Richard Diebenkorn

Paintings and Drawings 1949-1955

Greenberg Van Doren Gallery

May 5 – June 25, 2010

Catalogue Available

Greenberg Van Doren Gallery is pleased to present an exhibition of paintings and works on paper from 1949 – 1955 by Richard Diebenkorn (1922 – 1993). Organized in cooperation with the Estate of Richard Diebenkorn, this exhibition will feature thirty-six works many of which, until now, have only been seen in museum exhibitions including the 1988-89 MoMA show The Drawings of Richard Diebenkorn and the Harwood Museum of Art's Richard Diebenkorn in New Mexico from 2007-08.

Diebenkorn's early works from the late 40s through the mid 50s are among the finest examples of postwar American abstraction. Characterized by calligraphic lines and shifting fields of color, these works reflect both the broader interest in abstraction shared among many artists of the period and the diverse landscapes in which Diebenkorn lived during these years. Diebenkorn left Sausalito, California in 1949 to pursue his graduate degree in art at the University of New Mexico in Albuquerque. In 1952 he moved again to Urbana, Illinois to teach and then, in 1952, returned to California where he settled in Berkeley. Each new surrounding provoked a change in the artist's palette and in the overall rhythm of his compositions.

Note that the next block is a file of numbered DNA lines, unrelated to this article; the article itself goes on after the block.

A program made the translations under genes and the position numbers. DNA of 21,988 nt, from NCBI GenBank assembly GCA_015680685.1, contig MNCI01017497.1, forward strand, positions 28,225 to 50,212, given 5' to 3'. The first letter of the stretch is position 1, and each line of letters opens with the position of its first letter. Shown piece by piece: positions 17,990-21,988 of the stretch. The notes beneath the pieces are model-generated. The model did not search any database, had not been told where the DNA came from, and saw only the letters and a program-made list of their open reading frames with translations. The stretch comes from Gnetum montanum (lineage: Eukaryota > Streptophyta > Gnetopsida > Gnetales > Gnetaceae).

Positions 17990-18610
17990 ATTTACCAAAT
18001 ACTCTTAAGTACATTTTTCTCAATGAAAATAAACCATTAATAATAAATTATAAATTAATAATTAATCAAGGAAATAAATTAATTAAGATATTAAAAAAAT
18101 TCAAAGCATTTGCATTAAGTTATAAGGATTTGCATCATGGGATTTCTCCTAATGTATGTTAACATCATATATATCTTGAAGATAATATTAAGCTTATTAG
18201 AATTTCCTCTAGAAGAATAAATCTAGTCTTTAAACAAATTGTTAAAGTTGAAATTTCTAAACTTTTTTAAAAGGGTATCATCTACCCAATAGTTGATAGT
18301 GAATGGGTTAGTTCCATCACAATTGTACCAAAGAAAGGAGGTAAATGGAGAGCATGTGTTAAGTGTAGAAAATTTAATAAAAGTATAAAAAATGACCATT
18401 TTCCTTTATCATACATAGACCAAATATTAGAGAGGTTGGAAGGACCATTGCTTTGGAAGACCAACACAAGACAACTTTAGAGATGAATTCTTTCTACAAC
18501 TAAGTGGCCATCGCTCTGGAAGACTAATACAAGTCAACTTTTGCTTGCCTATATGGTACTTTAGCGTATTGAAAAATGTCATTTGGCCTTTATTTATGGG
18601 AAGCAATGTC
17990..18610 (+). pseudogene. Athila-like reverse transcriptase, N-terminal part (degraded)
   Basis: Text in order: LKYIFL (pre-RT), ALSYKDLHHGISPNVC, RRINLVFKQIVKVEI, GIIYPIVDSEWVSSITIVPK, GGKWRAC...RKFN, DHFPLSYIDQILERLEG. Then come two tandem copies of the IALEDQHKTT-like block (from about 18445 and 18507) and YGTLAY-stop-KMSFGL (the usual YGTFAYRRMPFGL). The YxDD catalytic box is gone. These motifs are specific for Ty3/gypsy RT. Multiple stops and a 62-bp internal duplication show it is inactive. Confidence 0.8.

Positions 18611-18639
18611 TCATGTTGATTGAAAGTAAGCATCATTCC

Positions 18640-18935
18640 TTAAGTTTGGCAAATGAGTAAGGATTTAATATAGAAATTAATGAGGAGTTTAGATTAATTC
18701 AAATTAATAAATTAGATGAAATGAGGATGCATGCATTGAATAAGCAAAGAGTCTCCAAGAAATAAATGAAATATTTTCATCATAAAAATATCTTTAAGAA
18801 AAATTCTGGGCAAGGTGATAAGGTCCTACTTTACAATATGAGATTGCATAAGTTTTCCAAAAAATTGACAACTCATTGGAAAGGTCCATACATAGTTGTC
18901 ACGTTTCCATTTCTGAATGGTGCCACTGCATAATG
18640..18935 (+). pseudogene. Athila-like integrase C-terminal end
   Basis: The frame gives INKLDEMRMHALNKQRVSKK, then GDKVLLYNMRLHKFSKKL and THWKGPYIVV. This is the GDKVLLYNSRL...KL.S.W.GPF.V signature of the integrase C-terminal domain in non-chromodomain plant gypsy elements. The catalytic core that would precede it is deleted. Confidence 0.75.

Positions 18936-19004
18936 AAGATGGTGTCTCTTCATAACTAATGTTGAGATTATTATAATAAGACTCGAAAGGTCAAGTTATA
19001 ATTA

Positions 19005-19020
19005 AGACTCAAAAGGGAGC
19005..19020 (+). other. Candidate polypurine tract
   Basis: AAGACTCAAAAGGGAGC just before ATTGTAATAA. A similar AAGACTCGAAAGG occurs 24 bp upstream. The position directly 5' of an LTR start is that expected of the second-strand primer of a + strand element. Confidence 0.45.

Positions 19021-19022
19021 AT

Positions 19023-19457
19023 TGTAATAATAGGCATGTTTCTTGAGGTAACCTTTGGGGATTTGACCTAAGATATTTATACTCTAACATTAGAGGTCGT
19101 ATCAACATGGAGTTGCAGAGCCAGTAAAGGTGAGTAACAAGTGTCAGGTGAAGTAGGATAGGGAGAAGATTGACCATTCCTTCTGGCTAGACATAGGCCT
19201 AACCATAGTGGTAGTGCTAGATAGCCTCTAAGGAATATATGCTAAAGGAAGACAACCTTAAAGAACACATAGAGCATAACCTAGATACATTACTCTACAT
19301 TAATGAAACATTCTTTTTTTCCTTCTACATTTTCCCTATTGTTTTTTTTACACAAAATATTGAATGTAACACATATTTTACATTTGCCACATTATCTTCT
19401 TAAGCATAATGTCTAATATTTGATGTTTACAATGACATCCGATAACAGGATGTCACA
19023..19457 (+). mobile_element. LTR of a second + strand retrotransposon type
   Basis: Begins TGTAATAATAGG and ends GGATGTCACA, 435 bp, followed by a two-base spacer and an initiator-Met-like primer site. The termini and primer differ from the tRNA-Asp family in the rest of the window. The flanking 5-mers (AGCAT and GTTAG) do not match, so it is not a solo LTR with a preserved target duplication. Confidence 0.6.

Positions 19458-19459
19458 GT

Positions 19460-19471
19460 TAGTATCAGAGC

The earliest works on canvas and paper reflect a certain map like quality, perhaps as a result of Diebenkorn's work in the military service as an aerial topographical draftsman. Broad areas of color, often rectilinear, ranging from gray to soft pink to adobe red comprise the composition of Albuquerque #5, 1951. Into these fields of color are inserted organic invented forms defined by a black line. At times the line grows into elongated shapes painted around one another as in The Green Huntsman, 1952. In the works from the Berkeley period such as Berkeley #25, it appears that the artist has righted the picture plane parallel to the viewer as a horizon line creeps into the composition. Softer hues give way to orange, blue and green. Eighteen black and white drawings on paper explore all the permutations of mark making and brushstroke found in the canvases.